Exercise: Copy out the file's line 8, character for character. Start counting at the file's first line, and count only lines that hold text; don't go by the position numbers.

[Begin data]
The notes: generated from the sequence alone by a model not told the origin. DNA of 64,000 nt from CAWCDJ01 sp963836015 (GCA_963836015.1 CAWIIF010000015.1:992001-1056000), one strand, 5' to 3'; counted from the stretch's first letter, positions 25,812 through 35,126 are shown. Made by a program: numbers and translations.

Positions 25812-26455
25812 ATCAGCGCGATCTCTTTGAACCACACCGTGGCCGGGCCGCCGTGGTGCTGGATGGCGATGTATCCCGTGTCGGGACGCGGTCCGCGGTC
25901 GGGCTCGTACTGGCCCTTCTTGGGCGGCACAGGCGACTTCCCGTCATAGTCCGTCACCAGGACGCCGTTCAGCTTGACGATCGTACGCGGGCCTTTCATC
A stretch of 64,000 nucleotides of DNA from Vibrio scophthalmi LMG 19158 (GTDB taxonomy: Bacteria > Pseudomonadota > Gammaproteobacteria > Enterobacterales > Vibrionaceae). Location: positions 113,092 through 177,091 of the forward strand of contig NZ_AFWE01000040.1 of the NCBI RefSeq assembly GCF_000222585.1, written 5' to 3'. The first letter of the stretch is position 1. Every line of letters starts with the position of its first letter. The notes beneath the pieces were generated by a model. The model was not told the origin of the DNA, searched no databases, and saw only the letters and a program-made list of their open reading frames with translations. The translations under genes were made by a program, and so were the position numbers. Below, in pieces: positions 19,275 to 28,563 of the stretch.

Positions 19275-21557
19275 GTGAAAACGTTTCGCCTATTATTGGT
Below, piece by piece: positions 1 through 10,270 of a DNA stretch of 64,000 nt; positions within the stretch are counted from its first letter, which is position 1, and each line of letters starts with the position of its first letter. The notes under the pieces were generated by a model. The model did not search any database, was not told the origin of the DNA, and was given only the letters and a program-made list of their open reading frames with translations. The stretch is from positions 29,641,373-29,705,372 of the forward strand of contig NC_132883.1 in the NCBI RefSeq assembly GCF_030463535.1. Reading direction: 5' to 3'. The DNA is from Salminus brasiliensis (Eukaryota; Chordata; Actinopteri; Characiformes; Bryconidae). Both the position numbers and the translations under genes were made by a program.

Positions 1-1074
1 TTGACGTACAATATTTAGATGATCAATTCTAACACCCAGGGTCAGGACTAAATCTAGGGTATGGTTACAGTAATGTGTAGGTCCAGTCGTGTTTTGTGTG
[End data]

Below, piece by piece: positions 1 through 10,270 of a DNA stretch of 64,000 nt; positions within the stretch are counted from its first letter, which is position 1, and each line of letters starts with the position of its first letter. The notes under the pieces were generated by a model. The model did not search any database, was not told the origin of the DNA, and was given only the letters and a program-made list of their open reading frames with translations. The stretch is from positions 29,641,373-29,705,372 of the forward strand of contig NC_132883.1 in the NCBI RefSeq assembly GCF_030463535.1. Reading direction: 5' to 3'. The DNA is from Salminus brasiliensis (Eukaryota; Chordata; Actinopteri; Characiformes; Bryconidae). Both the position numbers and the translations under genes were made by a program.